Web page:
2. Synchrotron imaging reveals bone healing and remodelling strategies in extinct and extant vertebrates

    DOE Public Access Gateway for Energy & Science Beta (PAGES Beta)

    Anne, Jennifer; Edwards, Nicholas P.; Wogelius, Roy A.; Tumarkin-Deratzian, Allison R.; Sellers, William I.; van Veelen, Arjen; Bergmann, Uwe; Sokaras, Dimosthenis; Alonso-Mori, Roberto; Ignatyev, Konstantin; et al

    2014-04-23

    Current understanding of bone healing and remodelling strategies in vertebrates has traditionally relied on morphological observations through the histological analysis of thin sections. However, chemical analysis may also be used in such interpretations, as different elements are known to be absorbed and used by bone for different physiological purposes such as growth and healing. These chemical signatures are beyond the detection limit of most laboratory-based analytical techniques (e.g. scanning electron microscopy). However, synchrotron rapid scanning–X-ray fluorescence (SRS–XRF) is an elemental mapping technique that uniquely combines high sensitivity (ppm), excellent sample resolution (20–100 ?m) and the ability to scan large specimensmore »(decimetre scale) approximately 3000 times faster than other mapping techniques. Here, we use SRS–XRF combined with microfocus elemental mapping (2–20 ?m) to determine the distribution and concentration of trace elements within pathological and normal bone of both extant and extinct archosaurs (Cathartes aura and Allosaurus fragilis). Results reveal discrete chemical inventories within different bone tissue types and preservation modes. Chemical inventories also revealed detail of histological features not observable in thin section, including fine structures within the interface between pathological and normal bone as well as woven texture within pathological tissue.« less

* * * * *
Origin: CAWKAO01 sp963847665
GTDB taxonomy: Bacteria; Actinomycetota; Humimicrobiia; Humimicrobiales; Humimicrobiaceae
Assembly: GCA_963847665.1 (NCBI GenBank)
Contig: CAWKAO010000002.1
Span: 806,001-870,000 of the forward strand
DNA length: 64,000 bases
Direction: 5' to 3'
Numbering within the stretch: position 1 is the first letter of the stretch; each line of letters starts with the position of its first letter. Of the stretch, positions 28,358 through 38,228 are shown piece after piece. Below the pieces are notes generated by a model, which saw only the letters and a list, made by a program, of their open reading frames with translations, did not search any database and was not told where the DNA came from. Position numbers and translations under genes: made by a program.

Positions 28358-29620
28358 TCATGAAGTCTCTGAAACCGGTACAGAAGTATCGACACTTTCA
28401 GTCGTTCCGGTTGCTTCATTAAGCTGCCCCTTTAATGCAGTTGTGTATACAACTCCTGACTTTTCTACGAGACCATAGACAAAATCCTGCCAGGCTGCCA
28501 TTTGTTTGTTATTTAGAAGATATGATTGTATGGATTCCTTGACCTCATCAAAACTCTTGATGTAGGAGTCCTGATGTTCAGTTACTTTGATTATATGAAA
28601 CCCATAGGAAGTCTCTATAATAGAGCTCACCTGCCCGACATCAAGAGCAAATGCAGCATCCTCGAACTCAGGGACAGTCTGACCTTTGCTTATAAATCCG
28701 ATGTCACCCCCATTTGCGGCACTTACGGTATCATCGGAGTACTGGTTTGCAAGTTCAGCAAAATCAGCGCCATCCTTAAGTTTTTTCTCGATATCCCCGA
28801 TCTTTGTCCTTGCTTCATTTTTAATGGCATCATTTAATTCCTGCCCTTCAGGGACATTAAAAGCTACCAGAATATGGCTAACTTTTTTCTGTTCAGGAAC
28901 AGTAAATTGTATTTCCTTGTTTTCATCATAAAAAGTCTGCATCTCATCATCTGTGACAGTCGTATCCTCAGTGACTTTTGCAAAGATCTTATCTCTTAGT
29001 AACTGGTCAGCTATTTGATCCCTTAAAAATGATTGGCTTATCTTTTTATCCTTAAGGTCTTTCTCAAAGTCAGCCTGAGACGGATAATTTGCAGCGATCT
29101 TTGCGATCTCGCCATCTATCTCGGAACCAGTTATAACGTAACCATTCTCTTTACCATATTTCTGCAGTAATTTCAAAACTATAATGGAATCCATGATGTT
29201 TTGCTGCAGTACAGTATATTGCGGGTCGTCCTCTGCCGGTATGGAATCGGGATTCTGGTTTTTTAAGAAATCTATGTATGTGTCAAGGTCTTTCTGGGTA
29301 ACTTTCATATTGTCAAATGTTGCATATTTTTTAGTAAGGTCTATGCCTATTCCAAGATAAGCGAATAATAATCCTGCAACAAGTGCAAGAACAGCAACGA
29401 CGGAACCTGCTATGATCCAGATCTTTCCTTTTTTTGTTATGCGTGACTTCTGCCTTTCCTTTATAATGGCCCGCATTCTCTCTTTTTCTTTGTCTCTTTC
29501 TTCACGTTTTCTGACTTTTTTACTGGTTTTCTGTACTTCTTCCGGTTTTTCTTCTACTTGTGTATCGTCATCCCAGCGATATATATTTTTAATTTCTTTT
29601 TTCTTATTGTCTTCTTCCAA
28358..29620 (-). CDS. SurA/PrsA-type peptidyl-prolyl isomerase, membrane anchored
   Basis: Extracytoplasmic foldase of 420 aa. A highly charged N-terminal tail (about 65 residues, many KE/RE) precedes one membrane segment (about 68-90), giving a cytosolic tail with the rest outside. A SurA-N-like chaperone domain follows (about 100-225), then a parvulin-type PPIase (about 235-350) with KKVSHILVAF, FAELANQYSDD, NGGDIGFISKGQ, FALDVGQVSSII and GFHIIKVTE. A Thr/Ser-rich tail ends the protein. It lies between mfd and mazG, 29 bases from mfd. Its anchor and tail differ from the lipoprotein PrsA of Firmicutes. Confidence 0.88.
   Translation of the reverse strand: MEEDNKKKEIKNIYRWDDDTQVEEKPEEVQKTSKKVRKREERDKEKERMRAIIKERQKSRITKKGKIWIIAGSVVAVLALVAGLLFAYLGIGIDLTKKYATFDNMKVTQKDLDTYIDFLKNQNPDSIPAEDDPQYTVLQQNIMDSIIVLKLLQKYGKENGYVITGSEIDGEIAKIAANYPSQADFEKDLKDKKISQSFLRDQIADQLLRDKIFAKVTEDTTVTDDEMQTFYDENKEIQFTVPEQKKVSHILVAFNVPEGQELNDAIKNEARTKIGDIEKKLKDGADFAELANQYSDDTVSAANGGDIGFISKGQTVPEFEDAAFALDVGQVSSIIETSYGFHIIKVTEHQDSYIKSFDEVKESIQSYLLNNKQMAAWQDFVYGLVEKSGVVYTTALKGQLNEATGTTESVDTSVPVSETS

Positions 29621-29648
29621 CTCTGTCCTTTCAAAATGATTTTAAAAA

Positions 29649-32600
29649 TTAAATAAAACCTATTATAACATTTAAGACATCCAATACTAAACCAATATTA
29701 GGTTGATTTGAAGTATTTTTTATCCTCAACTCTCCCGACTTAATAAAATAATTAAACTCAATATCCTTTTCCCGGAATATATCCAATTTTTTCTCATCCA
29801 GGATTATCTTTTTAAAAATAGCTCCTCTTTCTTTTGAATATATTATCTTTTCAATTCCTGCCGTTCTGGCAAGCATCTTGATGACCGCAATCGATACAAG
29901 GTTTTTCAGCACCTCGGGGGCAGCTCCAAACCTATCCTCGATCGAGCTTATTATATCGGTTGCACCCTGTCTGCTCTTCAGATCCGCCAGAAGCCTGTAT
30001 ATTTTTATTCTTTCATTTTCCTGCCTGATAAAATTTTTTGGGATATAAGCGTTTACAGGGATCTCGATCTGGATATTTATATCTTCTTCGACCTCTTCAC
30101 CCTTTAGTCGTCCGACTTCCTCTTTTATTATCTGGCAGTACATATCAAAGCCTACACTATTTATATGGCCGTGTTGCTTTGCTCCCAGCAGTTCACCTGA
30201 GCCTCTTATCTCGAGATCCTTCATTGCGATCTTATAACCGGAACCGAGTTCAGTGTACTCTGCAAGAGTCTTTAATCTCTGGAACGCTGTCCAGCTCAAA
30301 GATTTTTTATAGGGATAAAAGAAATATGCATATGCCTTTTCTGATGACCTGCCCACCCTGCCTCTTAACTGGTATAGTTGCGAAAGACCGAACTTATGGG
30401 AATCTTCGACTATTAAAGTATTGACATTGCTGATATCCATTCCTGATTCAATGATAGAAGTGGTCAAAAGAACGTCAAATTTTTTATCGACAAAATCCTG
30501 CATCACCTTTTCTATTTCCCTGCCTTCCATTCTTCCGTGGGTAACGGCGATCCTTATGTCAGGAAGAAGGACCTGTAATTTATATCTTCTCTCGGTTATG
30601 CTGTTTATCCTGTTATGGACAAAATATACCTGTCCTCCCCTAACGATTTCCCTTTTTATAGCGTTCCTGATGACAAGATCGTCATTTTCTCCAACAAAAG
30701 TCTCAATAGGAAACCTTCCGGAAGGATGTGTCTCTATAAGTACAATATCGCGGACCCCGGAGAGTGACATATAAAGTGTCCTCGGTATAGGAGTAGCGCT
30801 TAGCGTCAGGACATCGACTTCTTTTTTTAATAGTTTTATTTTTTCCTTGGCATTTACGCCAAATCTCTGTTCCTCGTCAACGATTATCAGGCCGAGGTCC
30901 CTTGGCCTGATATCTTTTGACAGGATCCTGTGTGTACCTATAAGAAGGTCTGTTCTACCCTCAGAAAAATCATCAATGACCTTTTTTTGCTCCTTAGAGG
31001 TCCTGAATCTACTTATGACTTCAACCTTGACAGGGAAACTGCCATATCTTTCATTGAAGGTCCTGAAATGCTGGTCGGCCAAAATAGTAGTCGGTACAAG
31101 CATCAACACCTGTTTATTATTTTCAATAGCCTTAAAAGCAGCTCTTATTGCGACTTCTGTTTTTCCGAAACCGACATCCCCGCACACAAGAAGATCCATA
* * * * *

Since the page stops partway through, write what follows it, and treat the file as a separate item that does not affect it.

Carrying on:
3. Electrochemical cell

    DOE Patents [OSTI]

    Nagy, Z.; Yonco, R.M.; You, H.; Melendres, C.A.

    1992-08-25